Annie appears in an aspect ratio of 1.33:1 on this single-sided, double-layered DVD; due to those dimensions, the image has not been enhanced for 16X9 televisions. Boy, fans of this flick just can’t catch a break. The original DVD from 2000 presented the film in its correct 2.35:1 aspect ratio but suffered from some weird framing that cropped parts of the picture. Now Columbia-Tristar put out the movie again but dropped the widescreen image totally in favor of this harshly panned-and-scanned chop job.
In addition to being cropped, Annie presented fairly erratic picture quality. Sharpness seemed adequate for the most part, but it varied. Most shows looked acceptably concise and distinctive. However, more than a few moderately soft images appeared. I noticed no problems with jagged edges or moiré effects, and I also detected no signs of edge enhancement. As for print flaws, the movie often looked rather grainy, and occasional examples of specks and other defects popped up throughout the film. I noticed some marks, grit, and other small issues, though these remained generally modest.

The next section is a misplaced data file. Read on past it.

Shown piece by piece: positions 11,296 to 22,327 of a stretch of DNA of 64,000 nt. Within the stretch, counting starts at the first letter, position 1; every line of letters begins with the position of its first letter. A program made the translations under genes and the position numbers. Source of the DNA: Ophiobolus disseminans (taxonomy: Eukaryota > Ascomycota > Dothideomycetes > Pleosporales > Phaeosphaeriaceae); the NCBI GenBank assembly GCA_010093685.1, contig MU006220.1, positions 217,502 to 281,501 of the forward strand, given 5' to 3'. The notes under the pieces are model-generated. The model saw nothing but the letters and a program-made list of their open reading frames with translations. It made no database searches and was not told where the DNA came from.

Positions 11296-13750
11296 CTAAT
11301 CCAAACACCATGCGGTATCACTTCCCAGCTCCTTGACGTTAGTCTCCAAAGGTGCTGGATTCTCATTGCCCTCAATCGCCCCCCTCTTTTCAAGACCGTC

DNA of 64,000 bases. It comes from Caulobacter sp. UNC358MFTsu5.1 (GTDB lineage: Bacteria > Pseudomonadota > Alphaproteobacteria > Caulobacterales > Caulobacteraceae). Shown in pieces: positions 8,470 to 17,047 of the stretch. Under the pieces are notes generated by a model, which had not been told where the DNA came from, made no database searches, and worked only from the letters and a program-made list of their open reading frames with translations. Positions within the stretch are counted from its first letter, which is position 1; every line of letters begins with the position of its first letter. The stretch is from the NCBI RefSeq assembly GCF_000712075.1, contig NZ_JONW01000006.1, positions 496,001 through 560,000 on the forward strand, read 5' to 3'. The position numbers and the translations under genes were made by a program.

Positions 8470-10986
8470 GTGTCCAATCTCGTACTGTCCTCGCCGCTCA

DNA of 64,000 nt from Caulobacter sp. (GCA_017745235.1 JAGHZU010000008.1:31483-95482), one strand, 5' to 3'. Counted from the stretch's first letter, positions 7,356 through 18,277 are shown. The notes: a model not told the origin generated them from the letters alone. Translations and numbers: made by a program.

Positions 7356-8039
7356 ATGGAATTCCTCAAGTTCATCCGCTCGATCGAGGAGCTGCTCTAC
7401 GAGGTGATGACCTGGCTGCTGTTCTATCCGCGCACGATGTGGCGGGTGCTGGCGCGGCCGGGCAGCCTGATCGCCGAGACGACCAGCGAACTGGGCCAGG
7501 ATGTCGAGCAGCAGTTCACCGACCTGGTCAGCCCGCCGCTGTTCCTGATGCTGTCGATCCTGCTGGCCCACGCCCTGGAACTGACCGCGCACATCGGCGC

Colors usually seemed decent, but they never rose above that level. At their best, the tones were moderately clear and vivid. However, the hues often appeared somewhat bland. Black levels appeared a bit drab and they remained somewhat flat throughout the film. Shadow detail was passable but no better. Low-light shots looked generally visible but could seem somewhat murky at times. Given the age of the material, Annie presented a fairly mediocre image.
While the original Annie DVD included only Dolby Surround 2.0 audio, this version featured both Dolby Digital 5.1 and DTS 5.1 mixes. Though the pair mostly seemed similar, I preferred the latter. I’ll discuss the latter first and then relate the differences I discerned.